Methods: We analyzed patients undergoing surgical management for SBL from 2005 to 2015 at a single tertiary care center. Patients were stratified into gastrointestinal bleed/anemia (GIBA) or obstruction/pain (OP).

Results: One hundred and twelve patients underwent surgery after presenting with either GIBA (n = 67) or OP (n = 45). The mean age of our study population was 61.8 years and 45% were women. Patients with GIBA were more likely to have chronic or acute-on-chronic symptoms (100% vs 67%) and more often referred from outside hospitals (82 vs. 44%) (p < 0.01). The most common preoperative imaging modalities were video capsule endoscopy (VCE) (96%) for GIBA and computer tomography CT (78%) for OP. Findings on VCE and CT were most frequently concordant with operative findings in GIBA (67%) and OP (54%) patients, respectively. Intraoperatively, visual inspection or palpation of the bowel successfully identified lesions in 71% of patients. When performed in GIBA (n = 26), intraoperative enteroscopy (IE) confirmed or identified lesions in 69% of patients. Almost all (90%) GIBA patients underwent small bowel resections; most were laparoscopic-assisted (93%). Among patients with OP, 58% had a small bowel resection and the majority (81%) were laparoscopic-assisted. Surgical exploration failed to identify lesions in 10% of GIBA patients and 24% of OP patients. Among patients who underwent resections, 20% of GIBA patients had recurrent symptoms compared with 13% of OP patients.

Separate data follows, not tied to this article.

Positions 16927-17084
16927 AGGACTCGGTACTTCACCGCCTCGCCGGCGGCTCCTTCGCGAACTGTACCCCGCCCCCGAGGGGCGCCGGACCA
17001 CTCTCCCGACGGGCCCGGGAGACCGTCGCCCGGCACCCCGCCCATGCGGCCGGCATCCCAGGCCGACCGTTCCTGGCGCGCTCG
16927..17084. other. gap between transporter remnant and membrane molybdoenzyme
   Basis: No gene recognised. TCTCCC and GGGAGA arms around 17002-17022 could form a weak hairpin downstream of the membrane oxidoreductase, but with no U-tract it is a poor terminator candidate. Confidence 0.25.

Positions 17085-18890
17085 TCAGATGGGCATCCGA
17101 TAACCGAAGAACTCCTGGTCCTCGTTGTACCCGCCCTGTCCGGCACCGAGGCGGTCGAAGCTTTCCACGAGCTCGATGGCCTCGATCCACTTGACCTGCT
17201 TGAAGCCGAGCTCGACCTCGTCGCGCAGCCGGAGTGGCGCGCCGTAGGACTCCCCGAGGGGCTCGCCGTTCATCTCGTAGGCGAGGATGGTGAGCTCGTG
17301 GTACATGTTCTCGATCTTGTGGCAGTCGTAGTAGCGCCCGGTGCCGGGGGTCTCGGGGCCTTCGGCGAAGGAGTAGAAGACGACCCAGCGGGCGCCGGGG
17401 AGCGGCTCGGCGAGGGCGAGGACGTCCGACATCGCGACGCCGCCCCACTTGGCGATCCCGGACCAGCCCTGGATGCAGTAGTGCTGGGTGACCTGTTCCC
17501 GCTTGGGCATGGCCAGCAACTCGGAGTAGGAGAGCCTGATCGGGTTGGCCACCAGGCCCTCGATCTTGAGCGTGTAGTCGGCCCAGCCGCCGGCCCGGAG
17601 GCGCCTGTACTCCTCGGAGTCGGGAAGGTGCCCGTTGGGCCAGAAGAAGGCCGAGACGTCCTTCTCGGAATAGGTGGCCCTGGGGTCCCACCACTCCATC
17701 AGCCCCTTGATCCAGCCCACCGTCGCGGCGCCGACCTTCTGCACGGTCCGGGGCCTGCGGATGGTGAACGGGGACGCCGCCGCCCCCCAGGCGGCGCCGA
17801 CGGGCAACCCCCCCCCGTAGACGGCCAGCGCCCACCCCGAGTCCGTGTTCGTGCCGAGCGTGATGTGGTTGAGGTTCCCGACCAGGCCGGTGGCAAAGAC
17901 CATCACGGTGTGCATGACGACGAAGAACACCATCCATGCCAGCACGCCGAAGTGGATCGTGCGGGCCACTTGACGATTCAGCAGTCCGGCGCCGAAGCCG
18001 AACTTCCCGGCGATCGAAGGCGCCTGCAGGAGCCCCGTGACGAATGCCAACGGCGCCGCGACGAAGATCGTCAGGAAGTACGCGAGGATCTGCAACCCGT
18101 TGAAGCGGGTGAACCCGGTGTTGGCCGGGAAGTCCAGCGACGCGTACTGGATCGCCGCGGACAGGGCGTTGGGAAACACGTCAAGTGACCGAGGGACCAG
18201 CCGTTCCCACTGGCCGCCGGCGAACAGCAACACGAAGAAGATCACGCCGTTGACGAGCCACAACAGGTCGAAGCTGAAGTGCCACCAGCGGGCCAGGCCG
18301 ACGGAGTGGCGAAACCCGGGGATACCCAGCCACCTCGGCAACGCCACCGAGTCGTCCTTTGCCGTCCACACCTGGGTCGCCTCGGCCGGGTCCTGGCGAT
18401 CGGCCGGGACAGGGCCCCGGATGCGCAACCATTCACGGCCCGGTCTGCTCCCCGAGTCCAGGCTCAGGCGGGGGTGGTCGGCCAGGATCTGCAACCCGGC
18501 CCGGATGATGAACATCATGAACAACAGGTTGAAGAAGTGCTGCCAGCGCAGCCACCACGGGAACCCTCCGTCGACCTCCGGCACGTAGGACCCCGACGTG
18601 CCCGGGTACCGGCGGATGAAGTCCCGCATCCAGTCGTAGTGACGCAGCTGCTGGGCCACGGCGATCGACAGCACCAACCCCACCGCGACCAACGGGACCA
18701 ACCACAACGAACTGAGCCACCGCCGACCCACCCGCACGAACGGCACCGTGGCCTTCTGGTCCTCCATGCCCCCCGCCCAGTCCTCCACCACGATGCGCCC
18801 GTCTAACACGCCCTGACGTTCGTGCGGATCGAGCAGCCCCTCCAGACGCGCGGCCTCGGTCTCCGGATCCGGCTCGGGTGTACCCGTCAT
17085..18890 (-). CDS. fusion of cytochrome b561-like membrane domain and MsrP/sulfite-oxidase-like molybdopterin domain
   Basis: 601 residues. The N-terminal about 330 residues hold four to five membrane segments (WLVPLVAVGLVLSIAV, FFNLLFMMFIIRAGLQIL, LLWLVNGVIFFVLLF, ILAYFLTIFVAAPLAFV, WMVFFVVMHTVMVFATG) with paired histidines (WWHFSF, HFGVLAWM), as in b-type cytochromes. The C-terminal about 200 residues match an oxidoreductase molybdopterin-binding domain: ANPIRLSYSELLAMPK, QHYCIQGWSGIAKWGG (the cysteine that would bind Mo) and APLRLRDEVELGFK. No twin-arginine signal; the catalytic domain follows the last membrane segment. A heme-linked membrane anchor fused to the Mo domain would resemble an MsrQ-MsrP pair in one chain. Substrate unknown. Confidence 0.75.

Conclusion: Management and identification of SBL is governed by presenting symptomatology. Optimal management includes VCE and IE for GIBA and CT scans for OP patients. Comprehensive evaluation may require referral to specialized centers.
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June 2018

How the Military is Changing Civilian Medicine.

Conn Med 2015 Sep;79(8):498-9

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September 2015

Timing and choice of intervention influences outcome in acute cholecystitis: a prospective study.